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RE: NPR, Godel, Semantic Web

At 2001-05-07 20:11, Mike Champion wrote:
>So, are there any known "truths" expressible in Prolog
>that (plausibly) can't be "inferenced" with its rules?

Sure.  Prolog texts don't talk about them in these
terms (as Goedel sentences), but Prolog texts almost
always mention, at some point, that depending on
how you write your predicates some things which
obviously follow from your program (viewed declaratively)
cannot in fact be inferred by the Prolog system
(working procedurally).

First example:

/* All humans are descended from Adam and Eve */

human(N) :- descendant(N,adam).
human(N) :- descendant(N,eve).

descendant(N,N2) :- parent(N,N3), descendant(N3,N2).


This will (I think -- I'm kind of rusty and haven't
run this), when provided with a suitable set of facts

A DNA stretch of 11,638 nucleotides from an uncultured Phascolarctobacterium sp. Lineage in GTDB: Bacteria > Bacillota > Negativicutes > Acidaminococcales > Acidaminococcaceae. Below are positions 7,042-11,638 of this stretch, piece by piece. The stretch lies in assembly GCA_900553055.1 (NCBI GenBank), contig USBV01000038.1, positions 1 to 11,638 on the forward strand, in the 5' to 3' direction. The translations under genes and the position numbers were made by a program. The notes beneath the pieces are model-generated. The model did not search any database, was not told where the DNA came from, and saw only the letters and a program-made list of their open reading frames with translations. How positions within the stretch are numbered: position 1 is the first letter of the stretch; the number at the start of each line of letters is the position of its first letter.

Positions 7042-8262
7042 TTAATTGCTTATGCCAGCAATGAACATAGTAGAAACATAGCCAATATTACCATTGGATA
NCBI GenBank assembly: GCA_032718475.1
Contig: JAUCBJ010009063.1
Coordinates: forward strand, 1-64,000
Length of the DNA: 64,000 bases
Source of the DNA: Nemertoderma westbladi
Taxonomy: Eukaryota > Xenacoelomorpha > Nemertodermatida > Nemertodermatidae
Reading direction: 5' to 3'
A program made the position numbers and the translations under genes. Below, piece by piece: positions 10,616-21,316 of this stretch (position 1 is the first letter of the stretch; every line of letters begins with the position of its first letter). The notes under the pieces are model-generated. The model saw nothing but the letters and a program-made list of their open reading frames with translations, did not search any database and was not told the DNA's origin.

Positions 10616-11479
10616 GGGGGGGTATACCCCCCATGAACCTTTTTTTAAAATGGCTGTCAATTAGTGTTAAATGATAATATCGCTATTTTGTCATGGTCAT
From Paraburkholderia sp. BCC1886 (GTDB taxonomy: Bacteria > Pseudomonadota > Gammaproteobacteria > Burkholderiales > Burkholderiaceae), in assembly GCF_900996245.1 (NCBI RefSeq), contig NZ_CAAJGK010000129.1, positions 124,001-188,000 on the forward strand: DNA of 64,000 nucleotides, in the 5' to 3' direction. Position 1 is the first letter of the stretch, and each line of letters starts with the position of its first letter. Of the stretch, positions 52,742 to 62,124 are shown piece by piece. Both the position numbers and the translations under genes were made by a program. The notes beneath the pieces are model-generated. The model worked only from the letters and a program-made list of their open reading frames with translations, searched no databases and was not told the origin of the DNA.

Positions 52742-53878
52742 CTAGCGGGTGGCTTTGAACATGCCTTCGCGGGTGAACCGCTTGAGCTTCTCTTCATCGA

involving 'parent', produce the expected result.
It will for example, infer that 'abel' is human.

Change the order of the rules for 'human', however,
to 3412, however, and the system will have trouble
figuring out even that 'adam' is human.

An alternative view of the same problem:  consider
the two standard definitions for appending two lists,
first the general one:

   append([A|B],C,[A|D]) :- append(B,C,D).

and next the restricted one:

   append([],L,L) :- !.
   append([A|B],C,[A|D]) :- append(B,C,D).

The second one works only when at the initial call the
first two arguments are instantiated and the third is
possibly not instantiated.  The first one works in other
cases as well: you can use it to generate all the
prefixes or all the suffixes of a list, by calling it
with only the third parameter instantiated.

The fact that the introduction of the cut (!) makes
certain inferences inaccessible is the whole point of
the discussion (well, almost the whole point; the
other point usually made is that for the restricted
case it's designed for, the second form of the predicate
is typically lots faster and uses less memory).

best regards,

Michael Sperberg-McQueen